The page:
This has always been one of my favorite albums, but not just because of the music (or the words):
The music must change
For we're chewing a bone
We soared like the sparrow hawk flied
Then we dropped like a stone
Like the tide and the waves
Growing slowly in range
Crushing mountains as old as the Earth
So the music must change
Look at the picture again. This is 1978, at the dawn of the PC era. This is the band in front of just some of the equipment they need to perform. Think of all the money that cost.
Now consider how much it would cost today, and how big it would have to be. It would probably pack in a suitcase, and cost just a few thousand dollars.
I thought of that when reading Kevin Werbach's review of an Eli Noam column in the Financial Times, bemoaning the lack of credible business models, predicting monopoly.
Kevin writes, "There is a basic structural disconnect in the economics of information industries, with painful consequences." Exactly. We live in the world of the suitcase. There are many industries today living like The Who did in 1978. That will kill you, man. (Both John Entwhistle, standing at left, and Keith Moon, wearing the horse-riding outfit, have since died of drug overdoses.) Who Are You, indeed?
Let me give you just one example.
The picture is courtesy of an expert on cable-laying and it's a good illustration of the problem. To pay for these guys to erect these poles and maintain wires over them, you're looking at a 20-30 year depreciation schedule. Even if they're giving you broadband, that's how long it will take to pay for all this hard work. You have to capitalize them.
Wi-Fi can deliver the same service without that expense. With Wi-Max you can run signals across mountaintops, line-of-sight, then deliver them directly from the pole.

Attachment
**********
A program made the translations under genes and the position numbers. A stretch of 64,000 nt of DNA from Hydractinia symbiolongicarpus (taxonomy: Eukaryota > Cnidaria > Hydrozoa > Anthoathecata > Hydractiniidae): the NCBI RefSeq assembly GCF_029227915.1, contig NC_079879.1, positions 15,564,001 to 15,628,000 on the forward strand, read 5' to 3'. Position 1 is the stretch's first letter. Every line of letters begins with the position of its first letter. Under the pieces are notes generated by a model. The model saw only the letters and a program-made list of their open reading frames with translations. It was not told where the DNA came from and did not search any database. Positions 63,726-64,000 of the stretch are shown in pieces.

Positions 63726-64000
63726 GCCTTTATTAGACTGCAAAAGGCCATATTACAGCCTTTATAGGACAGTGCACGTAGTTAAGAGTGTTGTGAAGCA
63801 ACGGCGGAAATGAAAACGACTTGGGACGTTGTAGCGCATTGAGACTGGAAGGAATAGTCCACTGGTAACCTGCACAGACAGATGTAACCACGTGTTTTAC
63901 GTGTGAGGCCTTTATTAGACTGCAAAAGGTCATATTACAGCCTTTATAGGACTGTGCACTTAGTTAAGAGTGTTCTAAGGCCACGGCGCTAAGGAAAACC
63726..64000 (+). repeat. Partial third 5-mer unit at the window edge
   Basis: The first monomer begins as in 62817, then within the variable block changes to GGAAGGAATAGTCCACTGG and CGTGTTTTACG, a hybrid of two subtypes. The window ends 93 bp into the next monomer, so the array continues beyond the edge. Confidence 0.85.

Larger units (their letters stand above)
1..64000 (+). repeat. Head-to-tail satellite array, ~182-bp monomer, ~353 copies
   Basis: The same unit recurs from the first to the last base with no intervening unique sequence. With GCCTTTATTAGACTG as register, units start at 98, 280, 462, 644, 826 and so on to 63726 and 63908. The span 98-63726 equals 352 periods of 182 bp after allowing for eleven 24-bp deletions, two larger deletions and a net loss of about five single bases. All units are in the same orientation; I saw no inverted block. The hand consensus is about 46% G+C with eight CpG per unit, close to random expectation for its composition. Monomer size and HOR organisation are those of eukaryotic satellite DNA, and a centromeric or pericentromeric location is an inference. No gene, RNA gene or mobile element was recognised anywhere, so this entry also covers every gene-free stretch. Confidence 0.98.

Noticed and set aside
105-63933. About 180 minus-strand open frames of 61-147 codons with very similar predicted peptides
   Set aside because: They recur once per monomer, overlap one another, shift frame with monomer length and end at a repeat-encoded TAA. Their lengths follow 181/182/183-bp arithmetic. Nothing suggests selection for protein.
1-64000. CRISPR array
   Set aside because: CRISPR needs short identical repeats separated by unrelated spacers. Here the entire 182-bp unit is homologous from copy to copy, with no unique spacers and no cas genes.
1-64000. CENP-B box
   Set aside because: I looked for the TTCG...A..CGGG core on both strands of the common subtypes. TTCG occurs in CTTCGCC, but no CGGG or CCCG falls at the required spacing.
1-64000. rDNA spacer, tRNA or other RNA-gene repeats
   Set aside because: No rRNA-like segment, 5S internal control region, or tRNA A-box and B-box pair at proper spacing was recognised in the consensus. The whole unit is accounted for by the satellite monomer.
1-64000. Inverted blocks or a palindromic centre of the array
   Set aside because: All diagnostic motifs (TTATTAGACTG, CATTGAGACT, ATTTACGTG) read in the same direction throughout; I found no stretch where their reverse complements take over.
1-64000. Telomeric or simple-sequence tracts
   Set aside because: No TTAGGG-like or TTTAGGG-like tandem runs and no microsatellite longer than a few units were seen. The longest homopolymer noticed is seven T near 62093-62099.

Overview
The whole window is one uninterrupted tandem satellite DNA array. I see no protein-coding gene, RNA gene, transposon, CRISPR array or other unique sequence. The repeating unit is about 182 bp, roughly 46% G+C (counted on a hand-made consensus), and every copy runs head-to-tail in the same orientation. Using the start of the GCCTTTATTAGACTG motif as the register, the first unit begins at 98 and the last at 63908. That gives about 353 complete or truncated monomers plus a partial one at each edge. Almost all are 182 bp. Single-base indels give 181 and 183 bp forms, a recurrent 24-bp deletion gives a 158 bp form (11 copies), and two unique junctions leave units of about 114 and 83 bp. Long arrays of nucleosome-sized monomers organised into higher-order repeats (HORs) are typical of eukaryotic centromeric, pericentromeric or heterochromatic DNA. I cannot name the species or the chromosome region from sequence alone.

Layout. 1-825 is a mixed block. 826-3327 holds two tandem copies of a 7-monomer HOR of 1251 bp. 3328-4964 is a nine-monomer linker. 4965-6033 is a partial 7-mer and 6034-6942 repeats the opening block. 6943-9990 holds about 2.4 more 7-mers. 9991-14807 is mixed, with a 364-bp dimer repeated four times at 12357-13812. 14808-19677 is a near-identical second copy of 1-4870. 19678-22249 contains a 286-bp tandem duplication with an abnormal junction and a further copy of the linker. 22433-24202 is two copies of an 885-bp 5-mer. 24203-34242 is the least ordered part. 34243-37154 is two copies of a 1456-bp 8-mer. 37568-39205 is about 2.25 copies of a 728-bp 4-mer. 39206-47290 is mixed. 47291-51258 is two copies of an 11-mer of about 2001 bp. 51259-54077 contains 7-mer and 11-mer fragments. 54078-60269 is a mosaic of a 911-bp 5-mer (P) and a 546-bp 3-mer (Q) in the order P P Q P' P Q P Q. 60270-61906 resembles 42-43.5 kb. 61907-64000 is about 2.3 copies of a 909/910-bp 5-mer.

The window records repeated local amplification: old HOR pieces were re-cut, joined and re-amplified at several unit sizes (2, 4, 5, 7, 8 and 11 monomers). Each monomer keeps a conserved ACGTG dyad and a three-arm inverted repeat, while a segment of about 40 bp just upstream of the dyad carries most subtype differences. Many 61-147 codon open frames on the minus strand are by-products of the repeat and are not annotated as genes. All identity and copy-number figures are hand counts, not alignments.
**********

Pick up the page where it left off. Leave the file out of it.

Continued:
Where is the value in what these guys are doing? It's the pole. The wire itself has no real value. Neither, in fact, does the right-of-way. Neither do those cleared trees. So long as the pole is higher than what surrounds it, keep the forest.
The same is becoming true in urban and suburban environments. Cable was lain based on 20-30 year depreciation, but its actual value (thanks to competition) is collapsing much, much faster. You can already replace it with stuff that pays for itself in three years. It's becoming worthless.
This is just one example of what Noam is talking about, but there are many others, as I've pointed out. When the cost of PC software is higher than PC hardware, the software business must change its business model.
There are huge structural impediments in the way of technological change, but if we don't push those impediments aside, then others will. China or India, which don't have this huge telecomm plant, will. Maybe South Africa will, or Vietnam. There are lots of smart people in Vietnam.
We don't have a choice, anymore than the "dinosaur rock" bands of the past had a choice, between holding onto the past or facing the future.
But death always leads into life
Like the street fighter swallows the knife
Am I so crazy to feel that it's here prearranged
No, it's not pre-arranged. Think of it as Milo Minderbinder did in Catch-22. Think of it as evolution in action.